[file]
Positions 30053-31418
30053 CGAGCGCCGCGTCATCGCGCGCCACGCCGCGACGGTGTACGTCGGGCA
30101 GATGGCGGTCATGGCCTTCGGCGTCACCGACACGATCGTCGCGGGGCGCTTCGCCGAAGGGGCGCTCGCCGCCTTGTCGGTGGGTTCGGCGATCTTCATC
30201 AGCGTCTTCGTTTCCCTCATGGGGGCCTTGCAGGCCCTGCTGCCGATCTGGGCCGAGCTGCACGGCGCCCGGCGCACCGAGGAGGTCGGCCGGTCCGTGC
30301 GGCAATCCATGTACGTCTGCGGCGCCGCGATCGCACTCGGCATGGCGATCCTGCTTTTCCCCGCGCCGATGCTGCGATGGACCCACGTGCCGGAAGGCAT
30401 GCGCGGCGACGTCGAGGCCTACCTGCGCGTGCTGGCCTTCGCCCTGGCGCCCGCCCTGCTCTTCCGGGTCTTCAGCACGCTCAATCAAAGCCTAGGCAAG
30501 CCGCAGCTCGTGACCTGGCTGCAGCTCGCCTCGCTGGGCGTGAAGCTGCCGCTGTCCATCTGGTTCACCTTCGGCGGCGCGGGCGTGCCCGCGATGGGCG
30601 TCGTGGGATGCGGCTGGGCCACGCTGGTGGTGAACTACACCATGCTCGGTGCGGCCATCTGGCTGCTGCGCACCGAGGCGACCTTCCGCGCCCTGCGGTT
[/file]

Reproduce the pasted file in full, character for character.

Positions 30053-31418
30053 CGAGCGCCGCGTCATCGCGCGCCACGCCGCGACGGTGTACGTCGGGCA
30101 GATGGCGGTCATGGCCTTCGGCGTCACCGACACGATCGTCGCGGGGCGCTTCGCCGAAGGGGCGCTCGCCGCCTTGTCGGTGGGTTCGGCGATCTTCATC
30201 AGCGTCTTCGTTTCCCTCATGGGGGCCTTGCAGGCCCTGCTGCCGATCTGGGCCGAGCTGCACGGCGCCCGGCGCACCGAGGAGGTCGGCCGGTCCGTGC
30301 GGCAATCCATGTACGTCTGCGGCGCCGCGATCGCACTCGGCATGGCGATCCTGCTTTTCCCCGCGCCGATGCTGCGATGGACCCACGTGCCGGAAGGCAT
30401 GCGCGGCGACGTCGAGGCCTACCTGCGCGTGCTGGCCTTCGCCCTGGCGCCCGCCCTGCTCTTCCGGGTCTTCAGCACGCTCAATCAAAGCCTAGGCAAG
30501 CCGCAGCTCGTGACCTGGCTGCAGCTCGCCTCGCTGGGCGTGAAGCTGCCGCTGTCCATCTGGTTCACCTTCGGCGGCGCGGGCGTGCCCGCGATGGGCG
30601 TCGTGGGATGCGGCTGGGCCACGCTGGTGGTGAACTACACCATGCTCGGTGCGGCCATCTGGCTGCTGCGCACCGAGGCGACCTTCCGCGCCCTGCGGTT